Seven days of upheaval in Cairo’s Tahrir square and other cities across Egypt have left 41 protesters dead and more than 3,000 wounded and jeopardized long-awaited parliamentary elections just days away. In a bid to quell the growing anger on the streets, the country’s ruling military authorities have appointed a new prime minister and offered to hold presidential elections by June 2012, while insisting on moving forward with parliamentary elections scheduled to begin in three days.
The concessions are not insignificant, but as today’s massive protest in Cairo’s Tahrir Square and other Egyptian cities demonstrates, they are not enough to stem the mounting resolve of protesters to see Egypt’s military rulers go following months of SCAF mismanagement and overreach. As hundreds of thousands of Egyptians across the country gather to demand an end to military rule, there is a desperate need to reset the country’s transition, starting with a postponement of elections and an immediate handover to an independent civilian authority.
The country faces a dangerous split between the military and its supporters and an emerging opposition. Some are still persuaded by the concern that delaying elections could lead to a complete unraveling of the country’s democratic prospects. There are real risks associated with postponing the elections, but the dangers of holding them under present conditions outweigh any potential damage that would be caused by a temporary delay.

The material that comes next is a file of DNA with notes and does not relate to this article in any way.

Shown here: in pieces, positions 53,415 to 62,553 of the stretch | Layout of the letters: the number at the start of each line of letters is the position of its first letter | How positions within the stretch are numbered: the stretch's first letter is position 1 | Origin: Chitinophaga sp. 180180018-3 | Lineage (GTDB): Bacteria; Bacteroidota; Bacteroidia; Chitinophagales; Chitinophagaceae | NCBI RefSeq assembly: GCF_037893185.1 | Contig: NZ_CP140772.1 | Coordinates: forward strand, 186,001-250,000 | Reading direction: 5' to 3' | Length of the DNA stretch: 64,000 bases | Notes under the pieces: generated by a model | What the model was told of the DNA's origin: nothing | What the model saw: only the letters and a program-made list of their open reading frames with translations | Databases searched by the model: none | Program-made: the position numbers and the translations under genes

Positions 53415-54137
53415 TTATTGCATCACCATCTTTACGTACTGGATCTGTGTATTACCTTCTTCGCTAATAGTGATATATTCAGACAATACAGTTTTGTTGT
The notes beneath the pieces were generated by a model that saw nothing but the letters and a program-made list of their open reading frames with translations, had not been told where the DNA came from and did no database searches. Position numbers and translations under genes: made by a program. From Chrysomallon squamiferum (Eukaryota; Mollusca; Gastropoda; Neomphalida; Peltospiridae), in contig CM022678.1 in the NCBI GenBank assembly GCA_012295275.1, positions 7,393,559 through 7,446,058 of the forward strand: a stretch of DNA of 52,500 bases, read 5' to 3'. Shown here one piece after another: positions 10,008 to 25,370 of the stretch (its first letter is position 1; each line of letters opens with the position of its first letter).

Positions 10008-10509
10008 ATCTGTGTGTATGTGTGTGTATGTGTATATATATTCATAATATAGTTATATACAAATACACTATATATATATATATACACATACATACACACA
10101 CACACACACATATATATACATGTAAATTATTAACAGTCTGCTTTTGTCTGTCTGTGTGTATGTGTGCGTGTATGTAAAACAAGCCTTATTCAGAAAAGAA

Practically, of course, it will be impossible to hold elections in the midst of running battles between protesters and security forces, particularly if casualties continue to rise as they have over the past several days. The atmosphere remains extremely tense and volatile on top of a pre-existing absence of law and order. But justifications for putting off elections go well beyond the current crisis.
I think [Rouhani] seems to be prepared to leave no stone unturned in terms of warning of the possible consequences of an election that is engineered against him, but also trying to rally those who might be sceptical about the utility of their vote to come out and cast a ballot.